Setting the Record Straight

Gene Kalwarski, CEO, Cheiron, a leading pension actuarial firm has penned a response to Olivia Mitchell’s article regarding the multiemployer pensions crisis and the legislation that is currently before the House (H.R. 397). Gene, Peter Hardcastle and the team at Cheiron did the heavy lifting in completing the analysis to determine future solvency on each of the 114 Critical and Declining plans that existed in 2017 when the Butch Lewis Act was first presented to both the House and Senate. Gene’s response is excellent, and the complete article follows.

Just days ahead of the House Ways and Means Committee’s planned markup of legislation that would offer government loans for struggling multiemployer pension plans, conservative academics have launched an all-out attack on the bill.

The legislation, The Rehabilitation for Multiemployer Pensions Act, is a rebranding of the Butch Lewis Act introduced in November 2017 by Rep. Richard Neal (D-Mass.) and Sen. Sherrod Brown (D-Ohio).

In a June 27 commentary in the Hill, Olivia Mitchell, an economist who teaches at the Wharton School, called the legislation “A step in the wrong direction.” Far from it.

Well before Neal and Brown introduced the bill, they asked the company where I am CEO, Cheiron Inc., to prepare actuarial projections to determine how effective the legislation would be in stemming insolvencies of struggling multiemployer pension plans.

Our projections – which have been reviewed by congressional staff, pension experts on Wall Street and other actuaries – show that the legislation would protect 1.3 million plan participants from insolvency, eliminate the need for as much as $65 billion in financial help from the Pension Benefit Guaranty Corp. and prevent insolvencies for at least 30 years.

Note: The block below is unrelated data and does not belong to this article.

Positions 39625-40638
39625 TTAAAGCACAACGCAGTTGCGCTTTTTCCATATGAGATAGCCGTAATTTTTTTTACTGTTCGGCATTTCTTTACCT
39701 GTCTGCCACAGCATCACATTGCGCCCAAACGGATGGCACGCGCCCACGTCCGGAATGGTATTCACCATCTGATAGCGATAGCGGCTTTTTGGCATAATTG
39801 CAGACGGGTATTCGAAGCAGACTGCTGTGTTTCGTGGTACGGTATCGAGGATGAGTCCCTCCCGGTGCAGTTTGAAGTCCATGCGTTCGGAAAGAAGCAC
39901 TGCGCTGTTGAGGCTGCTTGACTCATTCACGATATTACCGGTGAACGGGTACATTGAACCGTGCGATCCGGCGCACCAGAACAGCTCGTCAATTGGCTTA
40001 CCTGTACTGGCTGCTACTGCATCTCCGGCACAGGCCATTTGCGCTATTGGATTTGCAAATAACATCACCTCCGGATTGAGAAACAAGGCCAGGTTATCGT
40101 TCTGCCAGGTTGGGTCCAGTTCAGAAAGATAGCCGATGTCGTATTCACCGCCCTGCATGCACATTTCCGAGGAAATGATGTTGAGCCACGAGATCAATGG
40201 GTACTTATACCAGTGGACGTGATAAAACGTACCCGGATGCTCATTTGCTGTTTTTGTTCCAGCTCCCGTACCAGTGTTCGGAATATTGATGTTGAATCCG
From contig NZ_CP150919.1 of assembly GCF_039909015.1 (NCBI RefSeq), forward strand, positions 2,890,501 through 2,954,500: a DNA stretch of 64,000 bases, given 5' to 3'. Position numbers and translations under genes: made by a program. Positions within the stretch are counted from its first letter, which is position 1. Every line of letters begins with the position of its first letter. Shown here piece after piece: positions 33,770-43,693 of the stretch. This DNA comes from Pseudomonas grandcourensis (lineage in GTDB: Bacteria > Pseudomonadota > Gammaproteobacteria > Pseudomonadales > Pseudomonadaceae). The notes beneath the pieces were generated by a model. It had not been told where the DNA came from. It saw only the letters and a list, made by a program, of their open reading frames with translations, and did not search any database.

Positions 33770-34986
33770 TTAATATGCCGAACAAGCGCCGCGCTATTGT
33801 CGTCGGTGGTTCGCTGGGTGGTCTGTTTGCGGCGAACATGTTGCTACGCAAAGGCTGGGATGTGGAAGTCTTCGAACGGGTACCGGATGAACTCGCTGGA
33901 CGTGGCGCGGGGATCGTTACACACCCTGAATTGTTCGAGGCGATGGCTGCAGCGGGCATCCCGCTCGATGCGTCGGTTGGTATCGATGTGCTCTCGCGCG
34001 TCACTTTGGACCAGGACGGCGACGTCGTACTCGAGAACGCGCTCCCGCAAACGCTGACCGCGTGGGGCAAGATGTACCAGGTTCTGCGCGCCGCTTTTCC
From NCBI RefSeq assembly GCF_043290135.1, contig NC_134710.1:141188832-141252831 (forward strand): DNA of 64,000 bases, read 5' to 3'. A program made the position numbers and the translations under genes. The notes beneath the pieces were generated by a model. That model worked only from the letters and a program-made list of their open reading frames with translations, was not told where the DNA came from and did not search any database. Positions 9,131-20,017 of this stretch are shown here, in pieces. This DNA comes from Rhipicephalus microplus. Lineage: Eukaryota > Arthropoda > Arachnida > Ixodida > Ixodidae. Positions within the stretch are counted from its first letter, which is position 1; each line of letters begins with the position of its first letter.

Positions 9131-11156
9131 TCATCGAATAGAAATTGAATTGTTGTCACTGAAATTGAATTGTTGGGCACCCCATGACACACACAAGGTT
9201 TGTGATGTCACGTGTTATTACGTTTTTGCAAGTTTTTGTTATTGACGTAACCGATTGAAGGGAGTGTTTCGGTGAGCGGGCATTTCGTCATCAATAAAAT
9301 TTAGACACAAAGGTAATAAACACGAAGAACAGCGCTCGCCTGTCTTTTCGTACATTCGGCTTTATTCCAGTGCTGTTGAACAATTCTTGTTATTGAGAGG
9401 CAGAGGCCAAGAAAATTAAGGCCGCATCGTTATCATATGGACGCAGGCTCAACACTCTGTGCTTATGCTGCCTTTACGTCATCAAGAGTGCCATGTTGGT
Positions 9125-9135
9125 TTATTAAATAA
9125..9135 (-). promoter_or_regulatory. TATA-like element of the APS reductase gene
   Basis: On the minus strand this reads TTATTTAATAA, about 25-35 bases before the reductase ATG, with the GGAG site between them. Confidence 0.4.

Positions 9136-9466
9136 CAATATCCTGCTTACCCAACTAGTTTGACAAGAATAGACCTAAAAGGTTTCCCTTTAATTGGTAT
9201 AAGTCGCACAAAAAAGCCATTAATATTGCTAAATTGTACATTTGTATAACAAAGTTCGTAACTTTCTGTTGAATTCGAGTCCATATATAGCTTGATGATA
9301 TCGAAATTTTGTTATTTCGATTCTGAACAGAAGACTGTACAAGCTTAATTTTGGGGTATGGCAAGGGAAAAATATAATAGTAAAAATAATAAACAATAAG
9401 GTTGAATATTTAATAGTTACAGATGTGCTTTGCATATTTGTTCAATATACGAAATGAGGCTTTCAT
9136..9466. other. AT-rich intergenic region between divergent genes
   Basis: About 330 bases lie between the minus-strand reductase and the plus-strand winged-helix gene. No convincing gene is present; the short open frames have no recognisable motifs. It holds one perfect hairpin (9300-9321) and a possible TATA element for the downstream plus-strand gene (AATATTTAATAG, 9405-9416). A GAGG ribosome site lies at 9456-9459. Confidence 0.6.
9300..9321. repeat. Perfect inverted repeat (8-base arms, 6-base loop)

Conservative economists maintain that the multiemployer pension crisis is more than 10 times larger than the $54 billion estimate, and that Congress would be wasting taxpayer money by lending money to struggling pension plans.

But even if all the troubled multiemployer pension plans were to become insolvent, their underfunding would be less than half that amount, according to their 2017 annual filings with regulators. That’s based on even more conservative assumptions than single-employer plans.

Conservative economists blame labor unions and employers for the financial troubles of multiemployer pension and for not contributing enough to multiemployer pension plans.

But during the 1980s and 1990s, it was the IRS tax code that limited employers’ tax-deductible contributions to multiemployer pension plans. Because the plans were constrained from contributing more to the plans while earning double-digit returns and generating large surpluses, they were forced to increase pension benefits or stop making contributions.

Conservative academics say that multiemployer pension plans pay far too low premiums to the PBGC compared with single-employer pension plans. But this ignores that the top PBGC guarantee for participants in single-employer plans is $67,295.40 a year or about five times as much as the $12,870 a year that full-career participants in multiemployer plans would receive. 

Critics assert that while corporate plans that go out of business are required to cover pension promises out of company assets, bankrupt employers in multiemployer pension get a pass. But federal pension law lets corporate pension sponsors use Chapter 11 of the Bankruptcy Code to offload pension obligations on the PBGC, as hundreds of companies have done. Multiemployer plans don’t have this option under pension law. When an employer contributing to a multiemployer goes bankrupt the remaining employers and, ultimately, the participants are saddled with its unfunded liabilities.

Conservative critics argue that the Butch Lewis Act would make the multiemployer pension crisis worse by allowing struggling plans to make new pension promises and leave taxpayers on the hook if they can’t repay the federal loans.”

Great job, Gene.

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One thought on “Setting the Record Straight

  1. Why were companies “forced to increase pension benefits or stop making contributions”? Couldn’t companies keep contribution more without the tax benefits. Couldn’t pension companies such as Central States LOWER their discount rate to lower the funding ratio to a more appropriate or reasonable level? Also, weren’t most of the retirees who are complaining now, beneficiaries of the pension increases up to this point?

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